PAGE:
Uptown Stakeholders identified the pedestrian experience as the most important priority that is incorporated in the following four major areas of the framework:

  • Street Design proposes guiding principles for creating a safe walkable public environment.
  • Parking and Business Mix provides an overview of the current parking inventory, projected changes based on future business growth, and strategies to manage parking supply.
  • Transportation and Mobility focuses on bicycle and transit networks that enhance accessibility to multi-modal options and commercial development opportunities.
  • Building Form and Design considers the key elements of building design that will support a walkable streetscape and allow quality development to coexist with established neighborhoods.
  •  

 

The ideas and aspirations of Uptown 23rd’s property owners, business owners, and visitors guided the development of this framework. Additional collaborators included representatives from neighborhood organizations, business associations, important institutions, and the development community. The planning team gathered information from these groups to learn how people currently view Uptown and how they want to see it grow through an online survey and a series of public and stakeholder meetings. This information was combined with a study of existing conditions and knowledge about best practices from a range of local experts.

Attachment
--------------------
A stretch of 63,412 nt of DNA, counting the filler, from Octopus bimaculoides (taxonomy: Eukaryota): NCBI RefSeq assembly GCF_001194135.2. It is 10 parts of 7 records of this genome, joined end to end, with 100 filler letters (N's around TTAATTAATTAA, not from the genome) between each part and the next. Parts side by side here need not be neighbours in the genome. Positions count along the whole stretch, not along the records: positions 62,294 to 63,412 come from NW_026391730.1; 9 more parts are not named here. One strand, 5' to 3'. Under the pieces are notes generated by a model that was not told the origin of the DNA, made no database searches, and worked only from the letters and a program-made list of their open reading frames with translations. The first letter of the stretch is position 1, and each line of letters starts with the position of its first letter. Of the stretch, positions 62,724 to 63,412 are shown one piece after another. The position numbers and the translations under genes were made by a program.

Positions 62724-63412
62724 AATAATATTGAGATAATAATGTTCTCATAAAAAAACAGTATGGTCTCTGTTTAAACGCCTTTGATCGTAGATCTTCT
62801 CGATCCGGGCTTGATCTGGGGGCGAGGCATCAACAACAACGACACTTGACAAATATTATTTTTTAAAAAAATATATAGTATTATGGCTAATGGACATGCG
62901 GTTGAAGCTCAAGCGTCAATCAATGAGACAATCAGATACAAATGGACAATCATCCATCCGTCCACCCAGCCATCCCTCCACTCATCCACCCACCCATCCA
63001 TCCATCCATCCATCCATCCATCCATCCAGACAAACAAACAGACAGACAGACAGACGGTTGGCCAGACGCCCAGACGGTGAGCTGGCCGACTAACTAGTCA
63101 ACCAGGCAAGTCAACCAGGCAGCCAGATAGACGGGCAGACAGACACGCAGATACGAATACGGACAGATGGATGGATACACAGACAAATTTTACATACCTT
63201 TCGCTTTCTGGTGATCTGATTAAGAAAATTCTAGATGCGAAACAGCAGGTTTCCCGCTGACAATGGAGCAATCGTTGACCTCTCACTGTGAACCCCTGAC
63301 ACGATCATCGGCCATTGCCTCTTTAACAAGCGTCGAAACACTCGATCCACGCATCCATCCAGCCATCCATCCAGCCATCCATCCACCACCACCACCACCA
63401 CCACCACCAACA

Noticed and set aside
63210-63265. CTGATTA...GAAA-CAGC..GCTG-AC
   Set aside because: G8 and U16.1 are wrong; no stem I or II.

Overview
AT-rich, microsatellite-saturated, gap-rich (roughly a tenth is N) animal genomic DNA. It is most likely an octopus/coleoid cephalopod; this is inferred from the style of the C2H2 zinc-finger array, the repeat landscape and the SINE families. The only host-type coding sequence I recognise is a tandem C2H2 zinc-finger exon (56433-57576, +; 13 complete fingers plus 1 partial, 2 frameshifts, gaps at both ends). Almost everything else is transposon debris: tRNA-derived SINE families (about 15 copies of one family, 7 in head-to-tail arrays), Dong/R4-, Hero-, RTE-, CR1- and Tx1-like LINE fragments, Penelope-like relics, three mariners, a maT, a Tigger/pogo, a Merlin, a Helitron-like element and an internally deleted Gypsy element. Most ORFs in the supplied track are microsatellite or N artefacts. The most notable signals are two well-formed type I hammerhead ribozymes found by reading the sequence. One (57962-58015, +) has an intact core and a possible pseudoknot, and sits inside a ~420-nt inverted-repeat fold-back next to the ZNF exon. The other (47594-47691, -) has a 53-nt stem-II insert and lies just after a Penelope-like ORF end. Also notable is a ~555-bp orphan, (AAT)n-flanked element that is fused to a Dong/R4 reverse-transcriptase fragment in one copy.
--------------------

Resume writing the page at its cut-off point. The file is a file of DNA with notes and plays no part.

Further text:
Uptown Stakeholders identified the pedestrian experience as the most important priority that is incorporated in the following four major areas of the framework:

  • Street Design proposes guiding principles for creating a safe walkable public environment.
  • Parking and Business Mix provides an overview of the current parking inventory, projected changes based on future business growth, and strategies to manage parking supply.
  • Transportation and Mobility focuses on bicycle and transit networks that enhance accessibility to multi-modal options and commercial development opportunities.
  • Building Form and Design considers the key elements of building design that will support a walkable streetscape and allow quality development to coexist with established neighborhoods.
  •  

 

Reconstructing Italy: The Ina-Casa Neighborhoods of the Postwar Era.

Assistant Professor of Architecture Stephanie Pilat wrote a new book called "Reconstructing Italy: The Ina-Casa Neighborhoods of the Postwar Era."

Assistant Professor of Architecture Stephanie Pilat wrote a new book called "Reconstructing Italy: The Ina-Casa Neighborhoods of the Postwar Era." This book examines what made Ina-Casa a success among so many failed housing experiments, focusing on the tenuous balance struck between the legislation governing Ina-Casa, the architects who led the Ina-Casa administration, the theory of design that guided architects working on the plan, and an analysis of the results-the neighborhoods and homes constructed.

Do you want to explore Italy for yourself?! Then study abroad next spring as we travel to Rome! Find out more about our upcoming Rome session by visiting our Study Abroad page.